George Everett, Director of Environmental and Legislative Affairs for Duke Energy, center front, explains what measures Duke Energy took following a coal ash spill into the Dan River from one of their facilities during the N.C. Legislature's Environmental Review Commission meeting Monday morning in the Legislative Office Bldg. in Raleigh, Feb 17, 2014. Above him is a photo of the pipe that leaked and a device Duke used to try to contain the spill. The lawmakers heard from Duke Energy, state officials with DENR and the Division of Water Resources and the public on the accident.
George Everett, Director of Environmental and Legislative Affairs for Duke Energy, center front, explains what measures Duke Energy took following a coal ash spill into the Dan River from one of their facilities during the N.C. Legislature's Environmental Review Commission meeting Monday morning in the Legislative Office Bldg. in Raleigh, Feb 17, 2014. Above him is a photo of the pipe that leaked and a device Duke used to try to contain the spill. The lawmakers heard from Duke Energy, state officials with DENR and the Division of Water Resources and the public on the accident. cseward@newsobserver.com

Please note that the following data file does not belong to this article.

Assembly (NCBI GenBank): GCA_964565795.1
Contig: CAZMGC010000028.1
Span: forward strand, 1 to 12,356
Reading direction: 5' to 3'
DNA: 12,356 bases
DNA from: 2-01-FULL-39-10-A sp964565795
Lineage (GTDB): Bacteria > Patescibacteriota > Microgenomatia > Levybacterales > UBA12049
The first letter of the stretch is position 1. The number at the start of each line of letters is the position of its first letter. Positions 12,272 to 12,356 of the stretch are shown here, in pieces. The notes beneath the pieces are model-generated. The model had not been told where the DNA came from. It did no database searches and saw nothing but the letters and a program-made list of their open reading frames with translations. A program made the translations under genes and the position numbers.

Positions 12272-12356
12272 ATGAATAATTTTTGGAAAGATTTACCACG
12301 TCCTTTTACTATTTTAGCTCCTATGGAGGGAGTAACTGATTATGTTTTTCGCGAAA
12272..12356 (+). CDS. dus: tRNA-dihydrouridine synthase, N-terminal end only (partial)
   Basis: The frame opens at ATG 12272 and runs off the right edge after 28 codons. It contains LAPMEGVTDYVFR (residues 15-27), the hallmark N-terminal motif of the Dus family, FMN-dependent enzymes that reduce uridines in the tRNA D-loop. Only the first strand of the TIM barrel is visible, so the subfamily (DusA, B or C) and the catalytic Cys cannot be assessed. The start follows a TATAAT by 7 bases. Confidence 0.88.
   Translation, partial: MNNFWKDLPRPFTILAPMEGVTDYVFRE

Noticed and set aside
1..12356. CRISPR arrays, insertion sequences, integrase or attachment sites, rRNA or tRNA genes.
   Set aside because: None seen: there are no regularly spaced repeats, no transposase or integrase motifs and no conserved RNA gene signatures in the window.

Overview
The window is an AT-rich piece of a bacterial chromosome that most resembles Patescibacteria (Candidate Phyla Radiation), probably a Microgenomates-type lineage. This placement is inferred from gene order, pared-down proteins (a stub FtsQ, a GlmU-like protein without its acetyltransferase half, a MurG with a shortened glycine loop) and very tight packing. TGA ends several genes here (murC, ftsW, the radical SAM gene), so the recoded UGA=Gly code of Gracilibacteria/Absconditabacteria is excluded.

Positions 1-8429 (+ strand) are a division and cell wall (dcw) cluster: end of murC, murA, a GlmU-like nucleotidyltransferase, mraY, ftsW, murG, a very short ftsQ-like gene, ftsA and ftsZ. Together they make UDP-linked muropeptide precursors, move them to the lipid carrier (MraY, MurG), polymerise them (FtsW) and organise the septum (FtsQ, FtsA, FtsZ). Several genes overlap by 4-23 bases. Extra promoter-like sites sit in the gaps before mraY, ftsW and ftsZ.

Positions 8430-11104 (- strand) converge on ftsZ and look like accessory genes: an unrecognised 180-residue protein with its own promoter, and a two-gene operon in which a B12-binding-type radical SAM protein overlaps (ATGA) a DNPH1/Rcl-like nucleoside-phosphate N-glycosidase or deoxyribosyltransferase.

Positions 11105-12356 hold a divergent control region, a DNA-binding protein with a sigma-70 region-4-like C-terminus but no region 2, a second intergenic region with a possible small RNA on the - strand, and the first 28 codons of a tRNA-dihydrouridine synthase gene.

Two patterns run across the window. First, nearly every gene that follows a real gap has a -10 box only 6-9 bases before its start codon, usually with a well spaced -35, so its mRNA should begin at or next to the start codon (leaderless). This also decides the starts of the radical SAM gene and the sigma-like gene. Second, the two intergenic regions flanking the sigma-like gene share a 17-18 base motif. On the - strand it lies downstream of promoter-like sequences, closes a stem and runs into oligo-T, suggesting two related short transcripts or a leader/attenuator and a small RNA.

George Everett, Director of Environmental and Legislative Affairs for Duke Energy, center front, explains what measures Duke Energy took following a coal ash spill into the Dan River from one of their facilities during the N.C. Legislature's Environmental Review Commission meeting Monday morning in the Legislative Office Bldg. in Raleigh, Feb 17, 2014. Above him is a photo of the pipe that leaked and a device Duke used to try to contain the spill. The lawmakers heard from Duke Energy, state officials with DENR and the Division of Water Resources and the public on the accident. cseward@newsobserver.com

Duke Energy’s coal ash mishandling typical for utility industry

February 20, 2015 7:05 PM

More Videos

  • Take a sneak peek inside an Amazon fulfillment center

    The Amazon U.S. fulfillment network consists of more than 50 fulfillment centers, over 20 sortation centers and more than 90,000 full-time employees. Have a look around.